“It is appalling that a representative of the Crown…and a federal cabinet minister who is mandated with a critical fiduciary responsibility to the First Nations people of this country would deny that the genocidal intent of Canada in collusion with the churches and RCMP happened,” said one email sent to Duncan’s office, the prime minister’s office and the office of Conservative Senator Patrick Brazeau. “The United Nations definition of genocide is very clear and the residential school systems meet that criteria.”
The name of the email’s author is blacked-out under privacy laws that cover the release of all emails originating from the public.
“I demand an apology and explanation on national television that Canada did in fact purposefully employ genocide as a tactic to ‘to kill the Indian in the child,’” said another email to Duncan. “You have done great harm to my people with your hurtful comment. You have driven a verbal knife into old wounds only freshly healing.”
One writer called on Duncan to quit.
“Please ask Minister John Duncan to resign,” said another email addressed to Duncan that came from a University of Calgary email account. “The minister’s actions are violation of the Charter…his position mandates knowledge and sensitivity, not object denial of the truth.”
Another email writer said Duncan’s comments undercut Prime Minister Stephen Harper’s 2008 apology to residential school students.
“The clear contradiction between(Harper’s) words in Canada’s official apology and (Duncan’s) words while making a formal announcement…is a clear example of insincerity, hollow words and blatant political indemnification on Canada’s part in issuing this apology.”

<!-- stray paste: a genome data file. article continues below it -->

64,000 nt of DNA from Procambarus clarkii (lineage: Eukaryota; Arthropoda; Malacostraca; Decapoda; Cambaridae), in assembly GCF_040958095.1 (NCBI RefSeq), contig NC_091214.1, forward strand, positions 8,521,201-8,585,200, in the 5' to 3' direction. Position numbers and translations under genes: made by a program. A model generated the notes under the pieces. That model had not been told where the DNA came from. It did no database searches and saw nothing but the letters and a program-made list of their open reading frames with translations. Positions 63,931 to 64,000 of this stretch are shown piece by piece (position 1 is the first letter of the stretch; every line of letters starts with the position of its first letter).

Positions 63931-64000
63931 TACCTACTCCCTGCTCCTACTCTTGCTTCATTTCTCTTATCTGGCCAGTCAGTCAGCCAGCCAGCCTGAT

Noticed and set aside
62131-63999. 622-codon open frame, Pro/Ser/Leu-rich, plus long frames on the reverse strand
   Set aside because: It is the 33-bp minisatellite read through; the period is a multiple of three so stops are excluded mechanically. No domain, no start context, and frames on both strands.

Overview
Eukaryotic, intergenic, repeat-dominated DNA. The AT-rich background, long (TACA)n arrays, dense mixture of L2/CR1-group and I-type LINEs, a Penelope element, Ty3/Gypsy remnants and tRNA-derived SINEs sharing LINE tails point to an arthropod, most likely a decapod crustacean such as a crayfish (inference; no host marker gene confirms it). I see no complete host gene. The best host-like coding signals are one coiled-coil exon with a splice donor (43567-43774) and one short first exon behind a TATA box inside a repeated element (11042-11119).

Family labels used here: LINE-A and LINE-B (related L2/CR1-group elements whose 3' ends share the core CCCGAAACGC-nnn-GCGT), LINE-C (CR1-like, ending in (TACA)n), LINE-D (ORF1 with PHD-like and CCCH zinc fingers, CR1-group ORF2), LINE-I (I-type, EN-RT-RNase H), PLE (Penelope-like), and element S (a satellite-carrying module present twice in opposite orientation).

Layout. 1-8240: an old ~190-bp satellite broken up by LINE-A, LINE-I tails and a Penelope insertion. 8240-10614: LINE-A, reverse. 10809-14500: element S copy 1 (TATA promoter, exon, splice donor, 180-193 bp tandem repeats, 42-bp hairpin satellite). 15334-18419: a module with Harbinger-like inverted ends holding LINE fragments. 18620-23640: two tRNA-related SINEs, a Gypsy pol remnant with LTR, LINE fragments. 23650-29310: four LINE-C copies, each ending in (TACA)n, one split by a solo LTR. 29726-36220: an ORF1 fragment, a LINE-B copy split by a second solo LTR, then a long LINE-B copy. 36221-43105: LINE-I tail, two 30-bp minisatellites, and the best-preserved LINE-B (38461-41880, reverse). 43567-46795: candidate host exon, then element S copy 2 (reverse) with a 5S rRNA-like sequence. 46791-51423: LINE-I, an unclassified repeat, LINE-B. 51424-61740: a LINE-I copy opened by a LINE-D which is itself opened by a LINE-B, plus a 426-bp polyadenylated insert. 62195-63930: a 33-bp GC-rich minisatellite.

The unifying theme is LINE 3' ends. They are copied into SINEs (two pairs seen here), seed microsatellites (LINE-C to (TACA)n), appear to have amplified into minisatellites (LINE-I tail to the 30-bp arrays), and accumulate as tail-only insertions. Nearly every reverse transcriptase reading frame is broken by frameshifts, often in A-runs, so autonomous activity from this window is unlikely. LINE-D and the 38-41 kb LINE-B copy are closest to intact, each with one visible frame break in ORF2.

The email includes a section of the UN convention on genocide which includes “forcibly transferring children of the group to another group.”
University of Manitoba professor Christopher Powell recently published a book arguing that Indian residential schools fit the UN definition of an act of genocide because the aim was to wipe out a culture.
“Canadians like to think we are a moral country, that we are good guys. A lot of Canadians recognize that the residential schools were painful, that there was abuse,” said Powell, in a recent interview. “But there isn’t still a widespread recognition that they were part of a systematic attempt to eliminate by force Aboriginal culture.”
In 1920, Duncan Campbell Scott, the deputy superintendent for the formerly named Indian Affairs department, said the aim of residential schools was to “get rid of the Indian problem” in Canada forever.
“I want to get rid of the Indian problem,” said Scott. “Our objective is to continue until there is not a single Indian in Canada that has not been absorbed into the body politic and there is no Indian question and no Indian department.”
Under Scott, it became mandatory for all children between seven and 15 to attend residential schools.
The federal government, with the help of the RCMP, forcibly seized Aboriginal children away from their parents and put them into church-run residential schools where they were forbidden to speak their own languages and often faced physical and sexual abuse.
Some of the children died at the schools, mostly from sickness and disease, but also from beatings.
Research done by professor John Milloy on behalf of the Truth and Reconciliation Commission suggests that many of these children’s bodies were buried in unmarked graves